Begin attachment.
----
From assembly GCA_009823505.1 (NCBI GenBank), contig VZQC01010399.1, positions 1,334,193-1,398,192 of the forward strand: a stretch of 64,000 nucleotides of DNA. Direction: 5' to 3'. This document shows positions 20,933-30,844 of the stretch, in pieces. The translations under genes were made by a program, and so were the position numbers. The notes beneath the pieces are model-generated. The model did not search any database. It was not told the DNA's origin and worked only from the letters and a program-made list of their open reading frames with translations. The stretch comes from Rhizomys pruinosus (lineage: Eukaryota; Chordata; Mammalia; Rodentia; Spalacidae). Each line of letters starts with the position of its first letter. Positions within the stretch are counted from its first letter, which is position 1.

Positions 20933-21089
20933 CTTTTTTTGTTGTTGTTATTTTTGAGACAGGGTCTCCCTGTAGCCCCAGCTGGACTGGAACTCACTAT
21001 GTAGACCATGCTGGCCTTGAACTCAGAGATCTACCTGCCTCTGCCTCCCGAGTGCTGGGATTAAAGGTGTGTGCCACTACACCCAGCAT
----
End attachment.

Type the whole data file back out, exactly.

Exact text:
From assembly GCA_009823505.1 (NCBI GenBank), contig VZQC01010399.1, positions 1,334,193-1,398,192 of the forward strand: a stretch of 64,000 nucleotides of DNA. Direction: 5' to 3'. This document shows positions 20,933-30,844 of the stretch, in pieces. The translations under genes were made by a program, and so were the position numbers. The notes beneath the pieces are model-generated. The model did not search any database. It was not told the DNA's origin and worked only from the letters and a program-made list of their open reading frames with translations. The stretch comes from Rhizomys pruinosus (lineage: Eukaryota; Chordata; Mammalia; Rodentia; Spalacidae). Each line of letters starts with the position of its first letter. Positions within the stretch are counted from its first letter, which is position 1.

Positions 20933-21089
20933 CTTTTTTTGTTGTTGTTATTTTTGAGACAGGGTCTCCCTGTAGCCCCAGCTGGACTGGAACTCACTAT
21001 GTAGACCATGCTGGCCTTGAACTCAGAGATCTACCTGCCTCTGCCTCCCGAGTGCTGGGATTAAAGGTGTGTGCCACTACACCCAGCAT